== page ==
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On Day 3 Under The Taliban, Hundreds of Afghan Journalists Are Still Trying To Flee


At a press conference after the Taliban took over Kabul, a longtime spokesman for the group, Zabiullah Mujahid, said that the Taliban are, quote, "committed to the media within our cultural frameworks" and that the media, quote, "can continue to be free and independent." Well, many Afghan journalists are not waiting to find out what that could actually mean.

NPR spoke with one Afghan journalist. We are only using his family name, Amiri (ph), for his safety. Amiri applied for a U.S. Special Immigrant Visa five years ago, but he has faced constant delays since and is now desperate to find a way out for himself and his family.

AMIRI: I'm just here in Kabul now for a hope to flee this country and go to have a peaceful life as a human being.

CHANG: The Committee to Protect Journalists has been fielding calls for help from Afghan journalists who are terrified of Taliban control. Steven Butler is the organization's Asia program coordinator. He joins us now. Welcome.


CHANG: So I know that you have said that hundreds and hundreds of Afghan journalists are contacting you right now. What are the main fears that they are citing at the moment as they're trying to leave the country? What common concerns are you hearing?

BUTLER: Well, many journalists are afraid they're going to be killed. Many of them have a record of critical coverage of what the Taliban did. Some of them have received calls from the Taliban. They've had visits at home. Some have run out the back door and been shot at. There's a very real fear because the Taliban has this long history of extreme brutality. No matter what the leadership is saying now, you know, people are feeling that pressure and feeling that fear. It's intense.

CHANG: For those journalists who do want to evacuate, can you explain how the Committee to Protect Journalists - how your organization can specifically help those people?

BUTLER: Every day we're getting hundreds of new emails, principally to our emergencies box. And what we do is one by one, we are documenting their situation, and we try to assess how acute the threat is. And then we're dividing the cases into those that we think are urgent, and then we are presenting that information to the U.S. government.

CHANG: And when you have been determining the priority among the journalists you think should evacuate immediately from Afghanistan, can you talk about the factors that you're considering to determine that priority?

BUTLER: Yes. It's based on objective reporting, but the evaluation itself is going to be slightly subjective. I'll give you an example. There's a very prominent woman journalist who works in the radio field. And she's won all kinds of awards. You know, she's the head of an organization there. Soon after the Taliban came in, she actually got a phone call and said, you know, your time is up. That's a direct threat, and we consider that a very high priority.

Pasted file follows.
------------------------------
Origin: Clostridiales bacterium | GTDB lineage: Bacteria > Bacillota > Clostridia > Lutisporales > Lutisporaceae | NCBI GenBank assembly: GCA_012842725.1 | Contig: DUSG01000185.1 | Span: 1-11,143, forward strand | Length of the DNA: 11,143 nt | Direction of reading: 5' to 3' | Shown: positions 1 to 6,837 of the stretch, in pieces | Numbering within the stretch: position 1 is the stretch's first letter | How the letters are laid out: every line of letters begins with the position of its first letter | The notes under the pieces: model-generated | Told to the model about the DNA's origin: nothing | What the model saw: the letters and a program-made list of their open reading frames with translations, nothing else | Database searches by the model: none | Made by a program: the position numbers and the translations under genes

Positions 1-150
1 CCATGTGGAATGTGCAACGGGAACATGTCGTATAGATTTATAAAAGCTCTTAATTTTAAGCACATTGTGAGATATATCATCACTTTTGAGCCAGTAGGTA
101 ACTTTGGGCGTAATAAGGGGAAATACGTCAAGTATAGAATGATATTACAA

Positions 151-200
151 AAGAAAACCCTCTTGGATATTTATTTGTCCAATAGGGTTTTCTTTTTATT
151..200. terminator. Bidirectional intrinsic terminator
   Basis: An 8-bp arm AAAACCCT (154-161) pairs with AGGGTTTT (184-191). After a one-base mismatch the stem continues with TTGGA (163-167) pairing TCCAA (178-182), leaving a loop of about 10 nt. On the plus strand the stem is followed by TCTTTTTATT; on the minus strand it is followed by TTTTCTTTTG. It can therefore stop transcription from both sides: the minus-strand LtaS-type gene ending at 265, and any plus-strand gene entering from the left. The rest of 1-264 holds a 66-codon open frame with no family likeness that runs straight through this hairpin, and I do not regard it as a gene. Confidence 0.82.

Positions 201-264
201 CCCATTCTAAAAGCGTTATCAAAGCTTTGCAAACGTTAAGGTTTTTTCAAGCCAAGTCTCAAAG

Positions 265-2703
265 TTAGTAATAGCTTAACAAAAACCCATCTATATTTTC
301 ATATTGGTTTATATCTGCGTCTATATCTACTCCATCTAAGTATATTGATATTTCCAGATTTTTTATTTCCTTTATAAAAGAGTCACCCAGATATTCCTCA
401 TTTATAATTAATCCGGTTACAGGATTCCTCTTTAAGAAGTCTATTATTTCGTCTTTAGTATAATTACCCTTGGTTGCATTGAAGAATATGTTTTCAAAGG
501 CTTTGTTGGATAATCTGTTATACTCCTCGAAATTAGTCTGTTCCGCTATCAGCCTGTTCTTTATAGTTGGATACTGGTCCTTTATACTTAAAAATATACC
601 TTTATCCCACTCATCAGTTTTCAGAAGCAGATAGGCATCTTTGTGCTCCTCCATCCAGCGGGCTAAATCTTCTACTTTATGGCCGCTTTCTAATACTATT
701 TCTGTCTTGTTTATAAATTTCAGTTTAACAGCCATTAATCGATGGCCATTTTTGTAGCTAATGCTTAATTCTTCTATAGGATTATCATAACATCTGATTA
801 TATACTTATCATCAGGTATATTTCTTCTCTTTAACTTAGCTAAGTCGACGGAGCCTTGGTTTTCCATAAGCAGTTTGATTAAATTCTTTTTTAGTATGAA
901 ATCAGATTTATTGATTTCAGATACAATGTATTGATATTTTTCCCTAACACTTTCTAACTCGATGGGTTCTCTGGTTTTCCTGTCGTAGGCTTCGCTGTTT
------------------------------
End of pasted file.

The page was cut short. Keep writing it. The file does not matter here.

CHANG: The journalist that we heard at the beginning of this conversation - he applied to the Special Immigrant Visa program back in 2016. And despite having worked with the U.S. and allied forces, he still has not gotten a visa. Are you seeing many other Afghan journalists in the same boat?

BUTLER: You know, essentially yes, although it's hard 100% to see under the hood of what's going on here. Certainly, we wish the U.S. government were moving much more quickly. I will say that because of the embarrassment the government is suffering over what's happening in Afghanistan, we hope that that's going to be a motivation so they can get it right this time, that they can actually, you know, see this through and not be further embarrassed by the potential for human tragedy if they don't get this right.

CHANG: Are you hopeful, ultimately, Steven, that most of the people that your organization is trying to help evacuate from Afghanistan - that they will eventually get out or do you think that many of them will simply have to remain in the country and face an uncertain future under the Taliban?

BUTLER: I would love it if all of them who really should get out can get out. But I'm more optimistic that we'll be able to get, you know, a core group out.

CHANG: Steven Butler is with the Committee to Protect Journalists. Thank you very much for joining us today.

BUTLER: Thank you very much. Transcript provided by NPR, Copyright NPR.

Ailsa Chang is an award-winning journalist who hosts All Things Considered along with Ari Shapiro, Audie Cornish, and Mary Louise Kelly. She landed in public radio after practicing law for a few years.
Ashish Valentine joined NPR as its second-ever Reflect America fellow and is now a production assistant at All Things Considered. As well as producing the daily show and sometimes reporting stories himself, his job is to help the network's coverage better represent the perspectives of marginalized communities.